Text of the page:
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Uefa's plans to clamp down on big spending clubs


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Manchester City's bid to dominate English football with overwhelming financial power is under threat from Chelsea. The Stamford Bridge club, despite their own previous extravagance, are backing a proposal that would limit the amount clubs can spend. The Uefa president, Michel Platini, is intent on ensuring that, by 2012, Champions League entrants will be obliged to balance their books. It was telling that Platini named Chelsea's owner as a supporter of the scheme.

Roman Abramovich will be accused of trying to sabotage a competitor who simply wishes to follow his example. City's outlay in this transfer window alone has amounted to £120m. Such splurges used to typify Chelsea when they were aiming for the prominence they have now secured.

"It's mainly the owners that asked us to do something: Roman Abramovich, [Milan's] Silvio Berlusconi, [internazionale's] Massimo Moratti," Platini said. "They do not want to fork out any more.

"Manchester City can spend £300m if they want to but if they are not breaking even in three years then they cannot play in European competition. I haven't spoken to Manchester City about this and I don't remember meeting their owner [sheikh Mansour], but I'm sure I will. Roman Abramovich is a football person and passionate about the game. He loves football. He has come to me and said that we must do something about this."

The oligarch embarked on a long spree after his takeover of Chelsea in 2003. It has been sustained and a loss of £67.5m in the most recent accounts took the overall outlay to almost £700m. But they have circumspection in mind for themselves in future, as well as trust that restrictions can be imposed on City and others.

The Chelsea chief executive, Peter Kenyon, broadly welcomed Platini's stance but added: "The real work is in the detail and those discussions will continue in earnest over the next 12 months. I don't think anyone could disagree with the broad principle." The club is experimenting with relative austerity and has confined itself so far in this transfer window to buying Yuri Zhirkov for £17m.

Uefa has to consider complex factors. It would not, for instance, oppose clubs which laid out great sums to construct a new stadium, as Arsenal have done in going in the region of £400m in debt while building the Emirates and embarking on property development projects.

Uefa's stance towards Manchester United would be intriguing to hear. The accounts for 2007-08 showed debts of £699m, which related to the Glazers' purchase of the club. There are similarities with Tom Hicks's and George Gillett's takeover of Liverpool. This is not, of course, an exclusively Premier League topic. Some analysts estimate that Real Madrid's current transfer spree will take their borrowings to well over £800m.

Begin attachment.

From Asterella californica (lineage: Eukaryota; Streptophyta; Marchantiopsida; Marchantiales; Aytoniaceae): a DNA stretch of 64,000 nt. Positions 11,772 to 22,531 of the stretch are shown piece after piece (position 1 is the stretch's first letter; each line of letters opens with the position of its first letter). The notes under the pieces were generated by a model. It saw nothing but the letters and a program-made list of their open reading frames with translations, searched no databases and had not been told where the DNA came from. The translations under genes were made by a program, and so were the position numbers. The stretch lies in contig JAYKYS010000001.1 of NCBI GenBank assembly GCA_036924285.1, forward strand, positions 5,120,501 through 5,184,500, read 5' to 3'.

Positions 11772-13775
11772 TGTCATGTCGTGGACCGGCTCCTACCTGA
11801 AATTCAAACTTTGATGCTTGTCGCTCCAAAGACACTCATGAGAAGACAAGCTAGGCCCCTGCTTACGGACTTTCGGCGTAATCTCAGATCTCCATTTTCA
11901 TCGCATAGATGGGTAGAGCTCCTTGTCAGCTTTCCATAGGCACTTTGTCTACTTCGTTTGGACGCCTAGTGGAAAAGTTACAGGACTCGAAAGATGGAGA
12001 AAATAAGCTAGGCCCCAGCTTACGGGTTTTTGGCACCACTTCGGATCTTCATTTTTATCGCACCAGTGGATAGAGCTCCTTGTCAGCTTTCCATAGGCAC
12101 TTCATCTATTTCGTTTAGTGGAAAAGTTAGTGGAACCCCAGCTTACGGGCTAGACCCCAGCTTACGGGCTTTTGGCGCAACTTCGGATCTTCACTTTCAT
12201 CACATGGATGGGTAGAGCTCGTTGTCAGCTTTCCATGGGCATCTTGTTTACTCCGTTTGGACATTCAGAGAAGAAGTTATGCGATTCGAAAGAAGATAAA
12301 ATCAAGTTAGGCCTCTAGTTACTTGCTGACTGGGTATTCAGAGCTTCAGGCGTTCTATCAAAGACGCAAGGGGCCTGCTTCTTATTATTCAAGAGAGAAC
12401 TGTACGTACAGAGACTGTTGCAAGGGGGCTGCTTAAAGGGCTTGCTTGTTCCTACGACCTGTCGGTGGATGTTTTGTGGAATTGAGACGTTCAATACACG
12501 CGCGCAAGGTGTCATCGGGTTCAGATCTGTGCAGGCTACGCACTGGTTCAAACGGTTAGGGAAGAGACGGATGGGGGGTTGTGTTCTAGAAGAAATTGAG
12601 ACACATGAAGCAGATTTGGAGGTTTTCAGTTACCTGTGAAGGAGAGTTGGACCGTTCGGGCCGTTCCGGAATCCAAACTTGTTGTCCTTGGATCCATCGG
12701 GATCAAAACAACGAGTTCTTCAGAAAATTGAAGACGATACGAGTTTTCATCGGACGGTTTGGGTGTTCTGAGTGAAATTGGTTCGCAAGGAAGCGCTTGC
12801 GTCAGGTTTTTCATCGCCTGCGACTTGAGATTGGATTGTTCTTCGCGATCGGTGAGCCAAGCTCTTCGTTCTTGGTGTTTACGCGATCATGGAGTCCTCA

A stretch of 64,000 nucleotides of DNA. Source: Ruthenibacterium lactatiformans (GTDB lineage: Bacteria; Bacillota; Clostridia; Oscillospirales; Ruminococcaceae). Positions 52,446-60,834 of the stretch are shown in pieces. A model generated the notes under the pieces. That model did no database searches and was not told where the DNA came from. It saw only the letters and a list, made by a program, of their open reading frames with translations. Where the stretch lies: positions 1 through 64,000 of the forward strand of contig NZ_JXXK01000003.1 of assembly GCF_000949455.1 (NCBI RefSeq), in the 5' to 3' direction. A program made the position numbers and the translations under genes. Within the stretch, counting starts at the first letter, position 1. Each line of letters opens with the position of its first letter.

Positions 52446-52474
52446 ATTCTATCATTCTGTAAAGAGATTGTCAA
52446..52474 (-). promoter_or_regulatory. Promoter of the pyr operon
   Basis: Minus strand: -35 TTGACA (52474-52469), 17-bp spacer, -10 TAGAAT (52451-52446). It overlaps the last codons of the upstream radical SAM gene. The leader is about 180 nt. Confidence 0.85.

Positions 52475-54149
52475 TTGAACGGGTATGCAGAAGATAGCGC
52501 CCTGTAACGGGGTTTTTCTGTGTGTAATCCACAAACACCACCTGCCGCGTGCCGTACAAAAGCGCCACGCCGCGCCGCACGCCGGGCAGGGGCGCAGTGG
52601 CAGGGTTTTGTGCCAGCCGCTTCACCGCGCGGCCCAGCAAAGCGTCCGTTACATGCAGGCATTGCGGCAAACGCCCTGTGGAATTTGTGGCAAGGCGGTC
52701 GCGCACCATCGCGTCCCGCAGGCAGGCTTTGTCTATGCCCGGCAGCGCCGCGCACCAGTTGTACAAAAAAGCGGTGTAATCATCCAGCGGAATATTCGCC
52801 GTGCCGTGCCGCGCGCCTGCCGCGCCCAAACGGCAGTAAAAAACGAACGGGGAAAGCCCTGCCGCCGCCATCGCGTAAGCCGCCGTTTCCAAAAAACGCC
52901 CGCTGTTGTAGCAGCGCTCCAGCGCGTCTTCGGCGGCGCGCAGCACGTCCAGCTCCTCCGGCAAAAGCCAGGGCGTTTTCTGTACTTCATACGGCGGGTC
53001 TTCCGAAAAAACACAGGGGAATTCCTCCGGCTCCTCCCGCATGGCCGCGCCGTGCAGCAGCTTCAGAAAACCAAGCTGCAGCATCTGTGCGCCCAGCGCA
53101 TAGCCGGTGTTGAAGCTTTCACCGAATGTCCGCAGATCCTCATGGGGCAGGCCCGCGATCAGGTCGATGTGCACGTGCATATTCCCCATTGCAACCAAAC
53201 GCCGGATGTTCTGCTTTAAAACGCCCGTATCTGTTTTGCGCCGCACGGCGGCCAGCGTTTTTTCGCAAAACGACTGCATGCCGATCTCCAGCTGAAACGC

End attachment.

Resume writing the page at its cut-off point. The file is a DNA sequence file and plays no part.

The Uefa initiative is under the control of its deputy general secretary, Gianni Infantino. He, however, seems to have in mind the increasingly rare sugar daddies who simply pay the bills out of their own pockets. "If you have a sugar daddy it is unhealthy," he said. "The club has to stay on its own legs and generate its own revenue."

While Chelsea officials and many others now share that viewpoint, they also feel that there will be great difficulty in enforcing such a policy. Uefa, too, is aware that, unless there is some flexibility, it could freeze small clubs at their existing levels. In essence, Uefa would be in danger of ensuring that the hierarchy with which we are so acquainted could never come under threat.

There might be no hope in future of the kind of invigorating episode in which Jack Walker could buy Blackburn Rovers, underwrite the acquisition of players such as Alan Shearer, who helped bring the Premier League title to Ewood Park in 1995, and ultimately make good profits on them when they were sold. Infantino hints at a flexible approach that would leave scope for such a story to occur again, but it is hard to tell how such regulations could be drafted.

Platini's stance is simple and indisputable. He is sure that Uefa must act when the financial crisis is felt in all 53 of its member countries. "We are not trying to put down Chelsea, Real Madrid or Manchester United," he said. "It's for all clubs."

The Uefa president also stated that unless Fifa agrees that the 2018 World Cup must be staged in Europe, it would be important for the continent to put forward only one candidate, so as not to split the votes for European option. England, who hope to host that World Cup, may find an additional hurdle in their path.


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